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Arizona shootings: The Song Remains the Same... Deadly

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The enormous tragedy that happened on January 8 in Tucson, AZ, has once again thrown an entire nation into grief and anger. The latest information shows that the primary suspect, 22-year old Jared Lee Loughner (who may have had an accomplice), gunned down 20 people, killing 6 and injuring 14 others, many of whom are in critical condition. Among the people killed was an innocent 9-year old girl (who was born on 9/11 no less). The prime target appeared to be U.S. Rep. Gabrielle Giffords, a conservative Democrat, who was well-liked both professionally and personally.

Emotions are currently running high, and many people are trying to put the blame on something or somebody. The somebody being Sarah Palin with her cross-haired map, and the something being the despicable rhetoric of right-wing personalities like Michael Savage and Glenn Beck (among others--see the post by this author about how appalling and dangerous these people can be), and the mental condition of Jared Lee, an individual who may have been persuaded to assassinate Ms. Giffords by the vitriolic messages of these media personalities and wannabe politicians.

But the massacre in Tucson is not an isolated case. Here is just a small sample of mass murders that have happened since I moved to the US in 2001:

  • 2002 Appalachian School of Law shooting: 3 dead; culprit Peter Odighizuwa using a handgun.
  • 2005 Red Lake Massacre: 10 dead; culprit Jeffrey Weise using a 40 caliber Glock 23 pistol, a Ruger .22 caliber pistol and a Remington 12 gauge shotgun.
  • 2006 Amish school shooting: 6 dead; culprit Charles Carl Roberts IV using a shotgun and handgun.
  • 2006 Jewish Federation of Greater Seattle: 1 dead; culprit Naveed Afzal Haq using an unspecified firearm.
  • 2006 Party Massacre: 7 dead; culprit Aaron Kyle Huff using a 12-gauge pistol-grip shotgun and a handgun.
  • 2006 USPS Postal Distribution Center in Goleta, California: 7 dead; culprit Jennifer San Marco using a handgun.
  • 2007 Virginia Tech Massacre: 33 dead; culprit Seung-Hui Cho using a Glock 19 and a Walther P22.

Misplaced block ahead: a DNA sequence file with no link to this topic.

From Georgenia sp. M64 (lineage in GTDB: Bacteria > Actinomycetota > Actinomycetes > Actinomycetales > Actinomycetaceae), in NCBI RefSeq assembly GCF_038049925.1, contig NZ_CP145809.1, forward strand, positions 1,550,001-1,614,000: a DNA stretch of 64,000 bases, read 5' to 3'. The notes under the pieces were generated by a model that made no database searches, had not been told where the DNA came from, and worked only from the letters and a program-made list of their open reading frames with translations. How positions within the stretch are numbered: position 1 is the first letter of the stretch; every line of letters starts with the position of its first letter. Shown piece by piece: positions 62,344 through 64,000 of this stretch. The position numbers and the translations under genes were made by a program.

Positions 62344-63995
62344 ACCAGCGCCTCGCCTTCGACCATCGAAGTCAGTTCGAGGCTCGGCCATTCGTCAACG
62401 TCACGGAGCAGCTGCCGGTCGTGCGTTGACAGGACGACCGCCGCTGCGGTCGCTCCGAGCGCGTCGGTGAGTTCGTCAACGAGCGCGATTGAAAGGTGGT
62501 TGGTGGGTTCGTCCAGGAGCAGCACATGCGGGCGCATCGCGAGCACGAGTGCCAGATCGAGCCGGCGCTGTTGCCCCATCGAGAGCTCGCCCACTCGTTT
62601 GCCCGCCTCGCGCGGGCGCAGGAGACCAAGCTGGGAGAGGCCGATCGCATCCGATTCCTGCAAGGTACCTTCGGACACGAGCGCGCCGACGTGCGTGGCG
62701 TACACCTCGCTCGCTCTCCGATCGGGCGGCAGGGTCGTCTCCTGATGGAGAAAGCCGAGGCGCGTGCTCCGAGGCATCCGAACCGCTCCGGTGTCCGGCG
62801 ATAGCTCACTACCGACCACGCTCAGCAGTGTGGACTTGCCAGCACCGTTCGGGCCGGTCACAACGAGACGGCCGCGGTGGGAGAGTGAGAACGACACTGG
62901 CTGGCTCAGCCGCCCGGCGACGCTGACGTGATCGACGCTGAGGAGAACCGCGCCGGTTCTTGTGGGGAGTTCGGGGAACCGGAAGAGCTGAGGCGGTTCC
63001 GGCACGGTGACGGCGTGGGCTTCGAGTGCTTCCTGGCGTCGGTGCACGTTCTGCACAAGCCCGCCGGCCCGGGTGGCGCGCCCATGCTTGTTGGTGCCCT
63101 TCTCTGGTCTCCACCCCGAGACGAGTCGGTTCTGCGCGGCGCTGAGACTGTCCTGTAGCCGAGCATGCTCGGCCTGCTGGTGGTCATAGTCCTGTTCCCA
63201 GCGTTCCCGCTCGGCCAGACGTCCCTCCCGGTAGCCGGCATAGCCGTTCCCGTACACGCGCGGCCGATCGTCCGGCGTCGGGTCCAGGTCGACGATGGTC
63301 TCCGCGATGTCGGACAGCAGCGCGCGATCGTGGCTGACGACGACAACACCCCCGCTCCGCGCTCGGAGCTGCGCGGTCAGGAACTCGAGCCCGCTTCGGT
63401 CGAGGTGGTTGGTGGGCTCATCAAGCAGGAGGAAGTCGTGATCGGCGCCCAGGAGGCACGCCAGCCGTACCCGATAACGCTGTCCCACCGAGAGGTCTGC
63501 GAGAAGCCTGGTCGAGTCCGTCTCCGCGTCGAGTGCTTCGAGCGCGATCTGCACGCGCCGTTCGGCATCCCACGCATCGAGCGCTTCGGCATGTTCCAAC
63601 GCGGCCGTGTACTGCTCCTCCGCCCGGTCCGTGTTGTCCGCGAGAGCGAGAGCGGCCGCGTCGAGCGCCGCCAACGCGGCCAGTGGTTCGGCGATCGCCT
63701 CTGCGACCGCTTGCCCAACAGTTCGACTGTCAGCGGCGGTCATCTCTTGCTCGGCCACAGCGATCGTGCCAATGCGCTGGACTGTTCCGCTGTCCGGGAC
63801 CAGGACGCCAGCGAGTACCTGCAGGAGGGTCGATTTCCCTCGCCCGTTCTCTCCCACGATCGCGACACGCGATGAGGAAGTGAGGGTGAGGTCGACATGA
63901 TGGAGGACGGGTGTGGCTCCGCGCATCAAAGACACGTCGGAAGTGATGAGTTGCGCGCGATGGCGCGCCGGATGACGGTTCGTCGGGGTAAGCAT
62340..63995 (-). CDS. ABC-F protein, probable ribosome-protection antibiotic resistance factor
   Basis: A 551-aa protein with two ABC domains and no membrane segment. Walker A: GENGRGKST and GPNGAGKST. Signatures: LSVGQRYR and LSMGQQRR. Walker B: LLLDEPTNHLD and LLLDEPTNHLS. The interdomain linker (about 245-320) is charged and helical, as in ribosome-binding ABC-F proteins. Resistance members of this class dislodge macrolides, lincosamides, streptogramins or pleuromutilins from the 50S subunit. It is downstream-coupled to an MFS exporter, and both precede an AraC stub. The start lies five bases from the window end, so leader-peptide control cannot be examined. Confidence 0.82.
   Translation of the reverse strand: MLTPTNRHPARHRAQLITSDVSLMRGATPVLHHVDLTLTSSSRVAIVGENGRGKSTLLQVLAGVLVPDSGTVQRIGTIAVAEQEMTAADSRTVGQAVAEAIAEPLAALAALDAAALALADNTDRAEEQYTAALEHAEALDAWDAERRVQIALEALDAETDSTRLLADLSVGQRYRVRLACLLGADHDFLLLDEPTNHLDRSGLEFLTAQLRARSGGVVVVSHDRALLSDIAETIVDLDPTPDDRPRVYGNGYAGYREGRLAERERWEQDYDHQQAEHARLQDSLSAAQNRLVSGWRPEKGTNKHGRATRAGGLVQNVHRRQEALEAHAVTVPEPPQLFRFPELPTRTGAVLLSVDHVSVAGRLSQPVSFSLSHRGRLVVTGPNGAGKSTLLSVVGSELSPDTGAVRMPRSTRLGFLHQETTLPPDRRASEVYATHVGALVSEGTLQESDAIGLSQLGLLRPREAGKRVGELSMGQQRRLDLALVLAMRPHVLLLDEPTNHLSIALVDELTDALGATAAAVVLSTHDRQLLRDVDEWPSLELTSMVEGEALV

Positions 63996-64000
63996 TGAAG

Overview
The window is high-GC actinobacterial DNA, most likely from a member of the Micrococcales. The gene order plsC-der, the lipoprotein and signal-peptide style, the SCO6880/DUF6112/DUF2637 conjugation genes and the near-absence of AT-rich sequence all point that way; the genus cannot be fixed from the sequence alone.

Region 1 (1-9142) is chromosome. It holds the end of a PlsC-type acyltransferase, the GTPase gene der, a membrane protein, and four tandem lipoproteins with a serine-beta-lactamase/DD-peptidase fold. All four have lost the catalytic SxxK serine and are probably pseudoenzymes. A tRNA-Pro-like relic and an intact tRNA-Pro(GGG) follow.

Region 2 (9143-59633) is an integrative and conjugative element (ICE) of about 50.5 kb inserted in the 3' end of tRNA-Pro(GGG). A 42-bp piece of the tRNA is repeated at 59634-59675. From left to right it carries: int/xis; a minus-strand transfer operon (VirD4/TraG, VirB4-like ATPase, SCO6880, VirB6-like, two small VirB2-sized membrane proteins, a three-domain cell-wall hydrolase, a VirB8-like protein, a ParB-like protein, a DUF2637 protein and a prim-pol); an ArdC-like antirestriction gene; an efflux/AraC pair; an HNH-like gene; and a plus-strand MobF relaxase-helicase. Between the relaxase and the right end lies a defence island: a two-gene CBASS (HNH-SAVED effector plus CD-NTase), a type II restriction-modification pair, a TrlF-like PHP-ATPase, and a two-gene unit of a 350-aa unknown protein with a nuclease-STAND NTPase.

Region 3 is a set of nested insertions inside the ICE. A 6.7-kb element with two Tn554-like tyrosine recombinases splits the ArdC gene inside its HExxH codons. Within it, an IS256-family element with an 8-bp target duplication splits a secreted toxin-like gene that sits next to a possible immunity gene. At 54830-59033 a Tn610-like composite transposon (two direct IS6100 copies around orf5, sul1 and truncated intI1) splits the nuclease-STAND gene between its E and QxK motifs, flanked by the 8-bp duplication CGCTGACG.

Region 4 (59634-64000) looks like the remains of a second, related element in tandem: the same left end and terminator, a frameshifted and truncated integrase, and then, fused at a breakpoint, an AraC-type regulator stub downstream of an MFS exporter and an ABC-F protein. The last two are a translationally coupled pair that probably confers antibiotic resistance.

• 2008 Northern Illinois University shooting: 6 dead; culprit Steven Kazmierczak using a Remington 870 shotgun, a 9 mm Glock, a 9 mm Sig Sauer and a .380 Hi-Point.
  • 2010 University of Alabama in Huntsville shooting: 3 dead; culprit Amy Bishop using a 9 mm handgun.
  • 2010 University of Texas at Austin shooting: 1 dead (self inflicted); culprit was Colton Tooley using an AK-47 (he shot at many people, but missed).

And these ten occurrences are just a very small sample of all the mass murders in the US over the same time period (see here, here and here for a more exhaustive list). Of course, there are also the less spectacular: 15,000+ people who are also murdered by firearms every year, just not en masse. Among these less media-friendly deaths are the numerous women and men who fall under a hail of bullets at the hands of their significant others and acquaintances.

It goes on and on and on; yet every time this kind of massacre happens, the entire US population is shocked and surprised by the magnitude of the carnage, especially where the slaughtered include children. People get angry, distressed, and demand swift justice if the murderer survives. The President makes a heartfelt speech saying how this great tragedy affects not only the family of the deceased but the entire nation, and asks everyone to come together and support each other.

And in every one of these mass killings, the discussion always comes down to the mental state of the culprit and how did he or she get access to legal (and sometimes illegal) firearms in the first place? Why didn't the system flag this person? It seems like almost no one ever asks the right question: Would this same 'emotionally disturbed' person have mowed down the same number of people with his or her bare hands, or with a knife?

Because the wrong questions are asked, after the grieving and the rhetoric, nothing actually happens to prevent the next mass killings. A few laws are tweaked, maybe, but there's never any real impact on society.

We all know the best and most effective solution is impossible to implement, thanks to the US Constitution. No one would really dare to take away our guns.

In a few months, another massacre will happen. People will be traumatized. The President and law-makers will make their typical speeches about the tragedy. They and the rest of the population will all point to mental illness and how terrible it is, once again, that they had access to firearms. Work stress or people spewing hate commentaries will be touted as the exclusive causal factors for the murders, not the fact that anyone can pretty much walk into a gun shop and get whatever kind of weapon of mass destruction they want. Then shortly thereafter, everything will come back to normal. Life goes on. For most of us, anyway.

The song will remain the same... Just a new group of people will be gunned down.

This article was cross-posted at Open Salon.

 

Dominique is an Associate Professor in the Zachry Department of Civil Engineering at Texas A&M University. His research work aims at reducing the negative effects associated with motor vehicle crashes. When he's not developing mathematical and (more...)
 

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There is good reason why guns aren't banned outrig... by Stuart Chisholm on Monday, Jan 10, 2011 at 1:53:18 PM